Exploring brain connectivity changes in major depressive disorder using
data fusion: A CAN‐BIND‐1 study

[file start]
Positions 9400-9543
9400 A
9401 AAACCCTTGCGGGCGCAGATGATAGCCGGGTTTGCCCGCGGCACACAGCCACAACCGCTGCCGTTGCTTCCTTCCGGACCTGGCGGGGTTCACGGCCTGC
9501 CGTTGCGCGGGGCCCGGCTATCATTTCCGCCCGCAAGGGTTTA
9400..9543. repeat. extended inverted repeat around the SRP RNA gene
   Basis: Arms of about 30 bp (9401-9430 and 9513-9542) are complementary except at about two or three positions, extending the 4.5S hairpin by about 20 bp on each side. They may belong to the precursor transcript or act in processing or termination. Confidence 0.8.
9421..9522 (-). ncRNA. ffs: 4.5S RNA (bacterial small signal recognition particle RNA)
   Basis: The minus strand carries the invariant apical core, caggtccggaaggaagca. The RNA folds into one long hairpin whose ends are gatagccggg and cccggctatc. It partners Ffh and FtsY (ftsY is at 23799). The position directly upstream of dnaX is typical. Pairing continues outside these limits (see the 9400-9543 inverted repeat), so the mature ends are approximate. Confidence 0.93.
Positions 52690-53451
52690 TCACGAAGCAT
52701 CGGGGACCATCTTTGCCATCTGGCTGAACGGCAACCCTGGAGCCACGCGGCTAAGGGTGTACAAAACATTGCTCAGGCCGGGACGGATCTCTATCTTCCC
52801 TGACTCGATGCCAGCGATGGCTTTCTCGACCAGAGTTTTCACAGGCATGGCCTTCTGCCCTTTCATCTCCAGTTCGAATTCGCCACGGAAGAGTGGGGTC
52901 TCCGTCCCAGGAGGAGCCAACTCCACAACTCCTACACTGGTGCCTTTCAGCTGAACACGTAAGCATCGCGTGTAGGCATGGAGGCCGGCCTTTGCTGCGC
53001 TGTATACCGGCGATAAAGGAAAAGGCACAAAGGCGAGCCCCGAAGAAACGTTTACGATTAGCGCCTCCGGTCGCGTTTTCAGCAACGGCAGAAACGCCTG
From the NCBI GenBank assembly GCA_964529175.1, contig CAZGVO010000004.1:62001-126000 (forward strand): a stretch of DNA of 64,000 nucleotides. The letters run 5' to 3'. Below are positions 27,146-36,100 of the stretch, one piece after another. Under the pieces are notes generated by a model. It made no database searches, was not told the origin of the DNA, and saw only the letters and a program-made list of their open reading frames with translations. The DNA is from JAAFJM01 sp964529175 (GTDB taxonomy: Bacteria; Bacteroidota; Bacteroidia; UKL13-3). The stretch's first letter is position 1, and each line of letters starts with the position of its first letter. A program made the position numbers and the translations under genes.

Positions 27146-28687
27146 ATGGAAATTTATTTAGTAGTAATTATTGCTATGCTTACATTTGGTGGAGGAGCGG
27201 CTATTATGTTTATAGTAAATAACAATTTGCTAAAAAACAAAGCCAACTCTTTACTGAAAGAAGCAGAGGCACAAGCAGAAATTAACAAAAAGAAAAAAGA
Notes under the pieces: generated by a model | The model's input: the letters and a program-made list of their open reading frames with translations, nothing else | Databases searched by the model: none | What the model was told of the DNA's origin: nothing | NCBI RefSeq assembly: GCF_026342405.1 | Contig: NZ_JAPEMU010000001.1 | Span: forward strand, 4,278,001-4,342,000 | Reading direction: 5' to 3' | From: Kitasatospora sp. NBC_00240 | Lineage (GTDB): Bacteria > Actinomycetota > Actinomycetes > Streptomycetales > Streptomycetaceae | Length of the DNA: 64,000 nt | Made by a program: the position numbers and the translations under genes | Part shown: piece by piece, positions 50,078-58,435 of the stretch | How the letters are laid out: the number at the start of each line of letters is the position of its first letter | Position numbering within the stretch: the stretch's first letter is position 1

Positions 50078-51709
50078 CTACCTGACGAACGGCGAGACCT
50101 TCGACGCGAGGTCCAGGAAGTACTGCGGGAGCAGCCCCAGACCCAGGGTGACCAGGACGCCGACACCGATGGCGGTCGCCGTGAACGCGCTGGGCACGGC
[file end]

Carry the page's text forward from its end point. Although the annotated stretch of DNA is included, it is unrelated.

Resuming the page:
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There is a growing interest in examining the wealth of data generated by fusing functional and structural imaging information sources. These approaches may have clinical utility in identifying disruptions in the brain networks that underlie major depressive disorder (MDD). We combined an existing software toolbox with a mathematically dense statistical method to produce a novel processing pipeline for the fast and easy implementation of data fusion analysis (FATCAT-awFC). The novel FATCAT-awFC pipeline was then utilized to identify connectivity (conventional functional, conventional structural and anatomically weighted functional connectivy) changes in MDD patients compared to healthy comparison participants (HC). Data were acquired from the Canadian Biomarker Integration Network for Depression (CAN-BIND-1) study. Large-scale resting-state networks were assessed. We found statistically significant anatomically-weighted functional connectivity (awFC) group differences in the default mode network and the ventral attention network, with a modest effect size (d < 0.4). Functional and structural connectivity seemed to overlap in significance between one region-pair within the default mode network. By combining structural and functional data, awFC served to heighten or reduce the magnitude of connectivity differences in various regions distinguishing MDD from HC. This method can help us more fully understand the interconnected nature of structural and functional connectivity as it relates to depression.
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